Gangs in Kansas City

Itís up to us – itís up to our whole community

Keeping kids in school, guiding them toward help for substance abuse would be a start.

Updated: 2008-01-08T19:15:28Z

By CHRISTINE VENDEL and MARK MORRIS

The Kansas City Star

Even police agree they canít arrest Kansas City out of its gang problem.

Gang membership is woven into the fabric of many social issues, experts say.

Factors such as poverty, domestic abuse, unemployment, alcoholism, drug abuse, social isolation and even immigration all play a role in driving kids as young as elementary school age to join a gang.

Experts now advocate a broad, community-based approach that puts police officers at the table with teachers, parents, neighborhood leaders, probation and parole officers, social service providers and government officials to acknowledge the problem, confront any lingering denial -- and develop ways to fight back.

"There has to be buy-in support from the city, the county and the federal governments," said Luis Cordova, director of community programs for the Mattie Rhodes Center. "When you look at gang intervention, there arenít many experts out there who know what to do."

After identifying who becomes involved with gangs and who is "at risk," the community should address these broad categories of needs:

Academic, by tracking, tutoring and mentoring at-risk kids and gang members, keeping them in school.

Economic, by referring dropouts to job training programs or paid community service, such as graffiti removal projects.

Social, by educating parents and supporting families with referrals to health services, employment opportunities and substance abuse counseling.

The options for youth under such a model are almost endless. An anti-gang program in Bloomington, Ill., opened an ice cream parlor to give kids a place to gain work experience.

Community leaders in Kansas City hope to see more wholesome after-school activities for kids, such as music and art opportunities, soccer leagues and a reinvigorated Night Hoops basketball program, which has seen participation decline since its high point in the 1990s.

Resolving other issues would require help from the federal government. Dennis Carroll, director of the Northeast Mobile Crime Watch, would like to see some federal action on illegal immigration, which he said is feeding Latino gang membership in the Northeast area.

"Stabilize or triage the situation with illegal immigration and then begin working on the problem," Carroll said. "We might be able to get a hold on the problem, but weíre in overload now."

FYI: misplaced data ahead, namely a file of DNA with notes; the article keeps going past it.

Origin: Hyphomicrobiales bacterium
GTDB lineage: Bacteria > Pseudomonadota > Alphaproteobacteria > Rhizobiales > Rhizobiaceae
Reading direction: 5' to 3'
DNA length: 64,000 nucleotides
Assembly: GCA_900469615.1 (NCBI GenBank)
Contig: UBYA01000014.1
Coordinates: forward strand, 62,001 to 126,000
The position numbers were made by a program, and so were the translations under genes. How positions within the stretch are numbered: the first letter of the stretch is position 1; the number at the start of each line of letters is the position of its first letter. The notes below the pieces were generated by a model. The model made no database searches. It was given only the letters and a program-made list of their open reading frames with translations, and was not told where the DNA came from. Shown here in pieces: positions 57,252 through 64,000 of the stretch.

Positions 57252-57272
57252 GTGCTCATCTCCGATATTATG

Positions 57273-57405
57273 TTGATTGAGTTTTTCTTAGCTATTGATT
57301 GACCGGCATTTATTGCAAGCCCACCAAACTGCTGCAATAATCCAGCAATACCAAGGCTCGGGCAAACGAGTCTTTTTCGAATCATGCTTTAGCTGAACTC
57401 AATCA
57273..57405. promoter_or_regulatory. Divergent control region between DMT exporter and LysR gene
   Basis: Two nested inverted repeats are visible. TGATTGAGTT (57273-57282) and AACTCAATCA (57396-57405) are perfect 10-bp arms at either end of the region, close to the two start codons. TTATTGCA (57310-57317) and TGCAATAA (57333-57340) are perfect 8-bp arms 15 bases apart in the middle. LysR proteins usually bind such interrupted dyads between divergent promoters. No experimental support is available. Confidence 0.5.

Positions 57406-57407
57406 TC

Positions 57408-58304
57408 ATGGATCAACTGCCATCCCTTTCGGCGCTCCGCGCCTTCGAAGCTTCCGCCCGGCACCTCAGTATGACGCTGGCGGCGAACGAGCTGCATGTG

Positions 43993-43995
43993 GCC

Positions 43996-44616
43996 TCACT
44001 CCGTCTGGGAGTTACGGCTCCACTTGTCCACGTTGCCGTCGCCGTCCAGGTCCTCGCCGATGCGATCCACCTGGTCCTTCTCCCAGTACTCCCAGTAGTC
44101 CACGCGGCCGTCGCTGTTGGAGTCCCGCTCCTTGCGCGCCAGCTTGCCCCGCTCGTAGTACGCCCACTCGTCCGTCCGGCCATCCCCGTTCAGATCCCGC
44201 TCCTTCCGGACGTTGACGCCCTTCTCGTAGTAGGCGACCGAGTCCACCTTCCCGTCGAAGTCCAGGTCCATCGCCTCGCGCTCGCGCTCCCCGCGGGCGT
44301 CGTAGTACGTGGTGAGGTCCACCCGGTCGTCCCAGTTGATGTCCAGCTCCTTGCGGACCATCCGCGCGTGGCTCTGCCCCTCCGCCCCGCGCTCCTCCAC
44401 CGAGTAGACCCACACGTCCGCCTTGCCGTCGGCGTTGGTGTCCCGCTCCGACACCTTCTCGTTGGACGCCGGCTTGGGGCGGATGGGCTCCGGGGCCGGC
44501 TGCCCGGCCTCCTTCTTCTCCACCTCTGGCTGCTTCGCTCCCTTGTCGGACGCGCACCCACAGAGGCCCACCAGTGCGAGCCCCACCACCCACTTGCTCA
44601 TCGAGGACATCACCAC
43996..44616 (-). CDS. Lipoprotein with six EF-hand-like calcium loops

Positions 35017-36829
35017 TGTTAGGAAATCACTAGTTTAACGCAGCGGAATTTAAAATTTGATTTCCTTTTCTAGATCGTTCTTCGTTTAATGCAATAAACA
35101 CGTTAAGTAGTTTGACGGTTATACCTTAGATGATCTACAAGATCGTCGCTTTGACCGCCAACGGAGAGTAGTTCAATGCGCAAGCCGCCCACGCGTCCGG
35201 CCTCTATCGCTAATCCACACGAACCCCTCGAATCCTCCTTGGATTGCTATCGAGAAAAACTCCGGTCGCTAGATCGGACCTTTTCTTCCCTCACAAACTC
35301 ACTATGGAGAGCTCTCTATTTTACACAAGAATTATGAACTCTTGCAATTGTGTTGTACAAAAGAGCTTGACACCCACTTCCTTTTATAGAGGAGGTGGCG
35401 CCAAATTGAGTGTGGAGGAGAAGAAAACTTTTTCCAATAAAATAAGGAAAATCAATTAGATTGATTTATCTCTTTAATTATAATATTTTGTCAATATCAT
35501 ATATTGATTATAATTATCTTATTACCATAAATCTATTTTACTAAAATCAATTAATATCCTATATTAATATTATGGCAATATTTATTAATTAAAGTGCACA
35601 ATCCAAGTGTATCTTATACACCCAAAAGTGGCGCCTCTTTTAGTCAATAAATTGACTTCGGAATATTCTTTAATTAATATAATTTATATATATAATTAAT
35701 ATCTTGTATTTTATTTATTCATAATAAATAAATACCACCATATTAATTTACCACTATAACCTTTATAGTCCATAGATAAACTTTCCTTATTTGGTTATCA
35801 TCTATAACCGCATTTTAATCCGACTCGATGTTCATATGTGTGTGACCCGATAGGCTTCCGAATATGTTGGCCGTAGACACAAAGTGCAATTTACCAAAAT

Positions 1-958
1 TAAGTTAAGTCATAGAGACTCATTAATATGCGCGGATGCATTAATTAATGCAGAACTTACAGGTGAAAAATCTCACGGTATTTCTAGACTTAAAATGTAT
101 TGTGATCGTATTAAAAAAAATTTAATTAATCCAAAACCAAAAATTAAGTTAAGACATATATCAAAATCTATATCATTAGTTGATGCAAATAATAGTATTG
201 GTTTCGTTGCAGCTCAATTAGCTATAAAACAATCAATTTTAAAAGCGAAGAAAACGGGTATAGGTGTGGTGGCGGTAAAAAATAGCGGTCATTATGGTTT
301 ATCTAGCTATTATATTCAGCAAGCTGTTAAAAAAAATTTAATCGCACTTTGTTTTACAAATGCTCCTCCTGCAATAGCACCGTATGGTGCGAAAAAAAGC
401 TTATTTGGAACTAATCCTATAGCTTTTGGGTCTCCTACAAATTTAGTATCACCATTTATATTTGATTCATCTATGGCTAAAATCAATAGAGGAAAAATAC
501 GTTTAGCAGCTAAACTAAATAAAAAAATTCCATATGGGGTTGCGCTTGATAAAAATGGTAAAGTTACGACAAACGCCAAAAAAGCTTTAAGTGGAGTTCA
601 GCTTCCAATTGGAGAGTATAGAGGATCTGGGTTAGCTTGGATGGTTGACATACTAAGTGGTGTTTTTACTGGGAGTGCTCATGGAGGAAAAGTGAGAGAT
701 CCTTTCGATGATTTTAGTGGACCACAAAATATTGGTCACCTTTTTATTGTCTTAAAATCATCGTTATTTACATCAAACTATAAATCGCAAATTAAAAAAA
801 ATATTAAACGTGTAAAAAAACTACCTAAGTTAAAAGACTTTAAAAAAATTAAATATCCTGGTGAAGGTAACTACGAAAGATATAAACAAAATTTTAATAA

But pitfalls exist. The history of programs to prevent gang activity and violence is marked with well-meaning failure, including some programs that made the problem worse.

One well-studied 1940s program in Chicago sought to transform anti-social street gangs into positive youth groups, and was copied much later in Los Angeles and Boston. Reviewers determined, however, that the programs had the unintended consequence of strengthening gang ties and increasing crime.

Even aggressive police enforcement can be ineffective. In 1987, the Los Angeles Police Department flooded a small section of the city with more than 1,000 officers during one weekend. The end result was 1,453 arrests, which netted only 32 felony charges.

Today, the U.S. Justice Department warns that "overreaction in the form of excessive police force and publicizing of gangs may inadvertently serve to increase a gangís cohesion, facilitate its expansion, and lead to more crime."

Writing for the Office of Juvenile Justice and Delinquency Prevention, University of Missouri-St. Louis criminology professor Finn-Aage Esbensen dismissed the idea of a quick fix.

"Clearly, there is no one Ďmagic bulletí program or Ďbest practiceí for preventing gang affiliation and gang-associated violence."

But until the community decides how to respond, the battle is best fought in the homes and neighborhoods, said Derek Ruffin, a former police officer who now teaches Spanish at Northeast High School.

"It starts with parents," said Ruffin. "These are just kids. Itís all about family and belonging."

How communities can keep gangs out or stop them:

Develop positive alternatives such as after-school and extracurricular activities for young people.

Support anti-crime and delinquency programs that discourage gang involvements.

Work with local police and Neighborhood Watch programs. Statistics show that watch programs can deter crime.

Take on a zero- tolerance policy on a gang-related activity and share those views publicly.

National Crime Prevention Council

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